• A review concluded that COX-2-selective inhibitors were as effective as conventional NSAIDs for treatment of postoperative pain in various surgical models, and offer a number of other advantages including: reduced incidence of gastrointestinal ulceration, no inhibitory effect on platelet function (and thereby a reduced risk of blood loss) and no induction of bronchospasm in patients with aspirin-sensitive asthma Schug 2006
  • A meta-analysis that included data from 17 parecoxib and 15 valdecoxib placebo-controlled trials in non-cardiac surgery showed that there was no significant association between short-term treatment with parecoxib and/or valdecoxib and an increase in cardiovascular thromboembolic adverse events, compared with placebo (n=8511 overall) Schug et al 2009
  • A retrospective cohort study showed that the COX-2-selective inhibitors rofecoxib and celecoxib were associated with a lower risk of acute kidney infection than less-selective NSAIDs Lafrance and Miller 2009
  • Two meta-analyses comparing pre-incisional and post-incisional NSAIDs/COX-2-selective inhibitors have found no significant benefit of pre-incisional administration for reducing pain scores Møiniche et al 2002
  • Two clinical trials showed that in patients who had undergone coronary artery bypass graft surgery, COX-2-selective inhibitors (valdecoxib and parecoxib) were associated with a higher rate of serious cardiovascular thromboembolic events (including myocardial infarction) compared with placebo Nussmeier et al 2005
  • Hypersensitivity reactions and serious skin reactions (e.g. toxic epidermal necrolysis, Stevens-Johnson syndrome, and erythema multiforme) can occur with all COX-2-selective inhibitors. Serious skin reactions have been reported in association with valdecoxib at a higher rate than with other COX-2-selective agents EMEA 2004a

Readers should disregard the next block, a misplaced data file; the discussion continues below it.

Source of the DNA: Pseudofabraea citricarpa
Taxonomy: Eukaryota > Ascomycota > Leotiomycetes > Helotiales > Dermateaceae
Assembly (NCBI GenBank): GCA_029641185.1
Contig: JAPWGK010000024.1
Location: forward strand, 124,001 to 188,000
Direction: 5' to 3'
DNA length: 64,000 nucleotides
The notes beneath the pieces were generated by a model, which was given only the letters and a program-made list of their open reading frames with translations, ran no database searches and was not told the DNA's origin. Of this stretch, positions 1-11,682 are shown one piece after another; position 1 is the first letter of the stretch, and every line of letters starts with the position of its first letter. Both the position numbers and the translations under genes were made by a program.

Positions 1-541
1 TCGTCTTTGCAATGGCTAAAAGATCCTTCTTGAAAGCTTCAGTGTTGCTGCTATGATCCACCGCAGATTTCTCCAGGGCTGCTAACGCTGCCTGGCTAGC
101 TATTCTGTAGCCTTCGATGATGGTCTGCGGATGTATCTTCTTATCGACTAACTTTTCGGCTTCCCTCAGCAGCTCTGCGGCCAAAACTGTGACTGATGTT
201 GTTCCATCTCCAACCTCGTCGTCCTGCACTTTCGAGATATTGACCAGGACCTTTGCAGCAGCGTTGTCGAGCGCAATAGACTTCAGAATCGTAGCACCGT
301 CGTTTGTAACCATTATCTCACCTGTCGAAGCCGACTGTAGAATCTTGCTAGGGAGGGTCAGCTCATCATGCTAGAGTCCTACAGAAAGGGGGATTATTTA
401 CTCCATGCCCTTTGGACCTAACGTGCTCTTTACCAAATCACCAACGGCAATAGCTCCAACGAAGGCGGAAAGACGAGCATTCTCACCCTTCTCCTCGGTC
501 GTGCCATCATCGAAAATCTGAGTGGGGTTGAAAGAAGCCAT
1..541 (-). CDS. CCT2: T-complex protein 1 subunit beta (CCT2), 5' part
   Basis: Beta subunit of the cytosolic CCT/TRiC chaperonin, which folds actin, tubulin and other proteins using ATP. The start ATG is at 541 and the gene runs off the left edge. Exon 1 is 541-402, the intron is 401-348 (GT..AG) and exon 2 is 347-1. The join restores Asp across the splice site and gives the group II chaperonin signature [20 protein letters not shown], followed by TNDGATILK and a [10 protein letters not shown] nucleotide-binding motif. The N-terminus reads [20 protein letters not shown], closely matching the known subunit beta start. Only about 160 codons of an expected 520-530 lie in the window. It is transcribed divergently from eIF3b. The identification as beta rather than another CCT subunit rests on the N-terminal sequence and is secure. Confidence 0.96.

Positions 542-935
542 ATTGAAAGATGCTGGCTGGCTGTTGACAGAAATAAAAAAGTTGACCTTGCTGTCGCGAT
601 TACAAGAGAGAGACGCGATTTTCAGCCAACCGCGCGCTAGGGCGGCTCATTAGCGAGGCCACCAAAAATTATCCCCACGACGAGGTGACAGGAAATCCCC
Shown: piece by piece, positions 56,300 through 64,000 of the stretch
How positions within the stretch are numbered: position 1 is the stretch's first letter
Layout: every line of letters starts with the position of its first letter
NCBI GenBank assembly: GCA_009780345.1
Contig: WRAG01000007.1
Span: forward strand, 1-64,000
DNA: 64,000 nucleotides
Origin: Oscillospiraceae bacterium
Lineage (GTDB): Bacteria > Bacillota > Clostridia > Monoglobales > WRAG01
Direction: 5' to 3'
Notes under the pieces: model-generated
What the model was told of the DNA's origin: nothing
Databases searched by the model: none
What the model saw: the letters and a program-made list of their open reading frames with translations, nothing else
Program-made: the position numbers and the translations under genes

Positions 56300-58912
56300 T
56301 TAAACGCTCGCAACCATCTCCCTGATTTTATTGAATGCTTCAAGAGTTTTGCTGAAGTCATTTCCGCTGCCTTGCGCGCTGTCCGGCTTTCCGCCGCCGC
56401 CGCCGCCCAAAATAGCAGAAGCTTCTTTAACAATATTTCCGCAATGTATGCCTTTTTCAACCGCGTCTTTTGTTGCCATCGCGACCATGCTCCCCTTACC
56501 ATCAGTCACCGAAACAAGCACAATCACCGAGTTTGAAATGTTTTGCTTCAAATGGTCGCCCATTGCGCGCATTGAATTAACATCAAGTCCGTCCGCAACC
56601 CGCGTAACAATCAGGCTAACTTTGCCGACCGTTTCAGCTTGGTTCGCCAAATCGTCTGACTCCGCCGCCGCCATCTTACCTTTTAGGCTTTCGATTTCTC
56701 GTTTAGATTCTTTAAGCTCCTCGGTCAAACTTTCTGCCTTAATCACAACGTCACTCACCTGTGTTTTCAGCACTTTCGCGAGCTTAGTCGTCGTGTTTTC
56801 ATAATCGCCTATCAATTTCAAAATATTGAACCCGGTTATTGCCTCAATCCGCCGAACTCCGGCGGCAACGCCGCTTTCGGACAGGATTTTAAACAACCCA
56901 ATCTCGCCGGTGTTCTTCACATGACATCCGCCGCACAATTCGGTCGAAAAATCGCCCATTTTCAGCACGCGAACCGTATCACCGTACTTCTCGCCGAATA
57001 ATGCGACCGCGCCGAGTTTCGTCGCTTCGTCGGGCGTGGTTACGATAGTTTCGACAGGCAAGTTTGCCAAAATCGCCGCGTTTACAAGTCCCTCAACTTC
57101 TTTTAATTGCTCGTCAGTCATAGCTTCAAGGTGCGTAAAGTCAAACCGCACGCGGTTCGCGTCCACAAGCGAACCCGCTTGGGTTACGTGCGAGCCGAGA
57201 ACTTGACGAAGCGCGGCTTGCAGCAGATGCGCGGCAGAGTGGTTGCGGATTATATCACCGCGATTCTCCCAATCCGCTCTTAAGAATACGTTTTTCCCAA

• Conventional NSAIDs and COX-2-selective inhibitors have been associated with an increased risk of transient hepatotoxicity. Cases of acute hepatic failure have also been reported. Elderly females, with autoimmune disease, and taking other potentially hepatotoxic drugs, may be most susceptible O'Connor et al 2003
  • Short-term use of COX-2-selective inhibitors or conventional NSAIDs can increase the risk of transient renal impairment, especially in patients with existing renal dysfunction, and both types of agent have been associated with cases of acute renal failure in high-risk patients Cheng et al 2004
  • COX-2-selective inhibitors and conventional NSAIDs may elevate blood pressure, particularly in hypertensive patients receiving antihypertensive medication Harris 2002
  • Although there is some concern COX-2-selective inhibitors may impair wound healing, evidence from animal and clinical studies is conflicting Blomme et al 2003

Radical Prostatectomy-Specific Evidence

PROSPECT Recommendations

  • Pre-operative dexamethasone is recommended both for its analgesic and anti-emetic effects (GoR B), based on transferable evidence from multiple procedures (LoE 1), despite lack of procedure-specific evidence
  • Voting for: 8; voting against: 0; abstentions: 0

Clinical Practice

  • None cited

Transferable Evidence